by Connie Oswald Stofko
A fertilizer or pesticide may be called “organic,” but that doesn’t mean it’s the best choice for you, contends Dr. Fran Evans, a master gardener and retired chemist.
In a wide-ranging talk about garden conservation this past weekend at the Buffalo and Erie County Botanical Gardens, Dr. Evans touched on “organic” versus “chemical” fertilizers and pesticides.
With fertilizers, you could choose seaweed, which is considered an organic fertilizer, or you could choose something that is considered a chemical fertilizer, such as a 5-10-5. (Commercial fertilizers are labeled with the percentages of the major three nutrients plants need: nitrogen, phosphorus and potassium, in that order. A 5-10-5 fertilizer contains 5 percent nitrogen, 10 percent phosphorus and 5 percent potassium.)
Both the seaweed fertilizer and the 5-10-5 fertilizer are processed from living material, he noted, but the chemical fertilizer has been processed more. The seaweed fertilizer is more expensive. He estimated that for a large garden, it might cost $5 to use 5-10-5 or $20 to use seaweed.
Even if you use compost in your garden, you might need to use some kind of fertilizer, Dr. Evans said. If you use too much compost, the bacteria in the compost could consume the nitrogen that your plants need. You can replace the nitrogen by using fertilizer. There’s no guarantee that you have the proper amounts of other nutrients in your compost either, and fertilizer can help that.
However, you should first get your soil tested to see what your garden needs before adding fertilizer, he said. (The Botanical Gardens will have soil testing for a nominal fee on various Saturdays starting April 9. We’ll post details on our Upcoming Events Page.)
So if we use fertilizer, do we have to worry about the fertilizer getting into the ground water?
“Yes, if you use too much,” Dr. Evans said. “You have to realize what you’re doing. If you use it according to directions, it should be no problem.”
If you want to prevent weed seeds from germinating, you could go with corn gluten, an organic choice, or Preen, a chemical choice.
Corn gluten is fairly new, Dr. Evans said. It’s a waste product that comes from corn. It’s not a foolproof treatment against weeds, but it does inhibit seed growth and acts as a fertilizer as well. Preen is less expensive but doesn’t act as a fertilizer.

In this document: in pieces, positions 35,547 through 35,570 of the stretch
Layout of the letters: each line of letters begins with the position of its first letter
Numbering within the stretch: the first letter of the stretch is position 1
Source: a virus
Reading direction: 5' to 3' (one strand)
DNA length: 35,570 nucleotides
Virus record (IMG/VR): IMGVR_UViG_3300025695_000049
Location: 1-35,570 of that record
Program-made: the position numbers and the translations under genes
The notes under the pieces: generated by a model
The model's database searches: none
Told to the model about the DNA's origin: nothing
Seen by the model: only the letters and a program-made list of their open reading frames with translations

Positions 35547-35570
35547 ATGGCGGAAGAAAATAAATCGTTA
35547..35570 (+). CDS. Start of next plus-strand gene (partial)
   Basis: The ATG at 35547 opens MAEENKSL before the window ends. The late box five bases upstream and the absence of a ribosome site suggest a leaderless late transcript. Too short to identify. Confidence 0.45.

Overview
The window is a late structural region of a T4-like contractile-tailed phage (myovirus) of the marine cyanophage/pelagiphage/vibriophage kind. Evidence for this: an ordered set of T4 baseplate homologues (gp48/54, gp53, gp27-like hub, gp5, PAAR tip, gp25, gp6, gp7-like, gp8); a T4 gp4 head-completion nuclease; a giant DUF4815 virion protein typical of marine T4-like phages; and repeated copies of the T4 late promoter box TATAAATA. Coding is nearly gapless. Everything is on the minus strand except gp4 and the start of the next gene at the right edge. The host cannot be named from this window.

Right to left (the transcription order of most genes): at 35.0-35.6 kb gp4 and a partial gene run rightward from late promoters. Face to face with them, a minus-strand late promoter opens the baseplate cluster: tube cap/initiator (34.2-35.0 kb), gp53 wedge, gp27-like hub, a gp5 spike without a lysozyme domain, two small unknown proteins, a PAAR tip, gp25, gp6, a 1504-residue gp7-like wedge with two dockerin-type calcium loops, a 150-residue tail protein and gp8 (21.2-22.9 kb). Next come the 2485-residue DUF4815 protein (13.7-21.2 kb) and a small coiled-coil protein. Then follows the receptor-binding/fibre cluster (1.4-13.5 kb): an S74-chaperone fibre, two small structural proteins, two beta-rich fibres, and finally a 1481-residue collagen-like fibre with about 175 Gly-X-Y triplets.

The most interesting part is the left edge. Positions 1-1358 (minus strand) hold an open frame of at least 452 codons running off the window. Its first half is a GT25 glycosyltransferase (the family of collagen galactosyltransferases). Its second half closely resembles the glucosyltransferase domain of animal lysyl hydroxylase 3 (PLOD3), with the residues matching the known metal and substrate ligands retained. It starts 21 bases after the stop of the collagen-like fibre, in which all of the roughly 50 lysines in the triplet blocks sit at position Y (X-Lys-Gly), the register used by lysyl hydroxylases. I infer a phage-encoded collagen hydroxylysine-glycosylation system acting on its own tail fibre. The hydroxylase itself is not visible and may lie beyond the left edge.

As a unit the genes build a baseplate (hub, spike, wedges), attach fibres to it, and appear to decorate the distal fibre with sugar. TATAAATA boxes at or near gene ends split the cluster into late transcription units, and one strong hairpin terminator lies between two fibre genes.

When it comes to pesticides, many of us feel reassured when we choose something that is called organic, but being called organic doesn’t mean a product is necessarily safe for humans, pets or wild creatures we wish to protect.
Neem oil is an example of an organic pesticide. The label cautions you to keep it out of reach of children, and gives first aid instructions in case you inhale it, get it in your eyes or get it on your skin. You must take precautions not to contaminate water with neem oil.
While neem oil kills pests, it can also kill bees, Dr. Evans pointed out. Therefore, you have to be careful not to get it on any flowers that bees might land on. Neem oil is also relatively persistent, he said; it remains in the environment for a relatively long time.
Another organic pesticide is Bt, which affects only certain caterpillars and a few other insects. It works fast and lasts only about a day.
Still another example of an organic pesticide is pyrethrins, which are very strong and must be used with considerable caution.
“I won’t use pyrethrins because they’re too strong and too persistent,” Dr. Evans said.
Chemical pesticides have their advantages and disadvantages as well.
Malathion, a chemical pesticide, is less persistent than neem oil and has a half-life of three to four days, he said. (The half-life is the time required for half of the compound to break down in the environment.)
If malathion gets into groundwater, it will last longer than if it is above ground because it won’t be exposed to air and sun, which break it down, Dr. Evans conceded.
“In suggested amounts, it’s not a danger to humans,” he said. “If you use it in the proper way, it’s generally no problem. You have to think about what you’re doing.”
Sevin is a broad-spectrum insecticide used for Japanese beetles and other pests. It is more persistent, with a half-life of about two weeks, Dr. Evans said. It can kill bees and other beneficial insects.
Whichever product you choose, Dr. Evans offers this advice:
“Know what you’re using, know how to use it, and know the consequences.”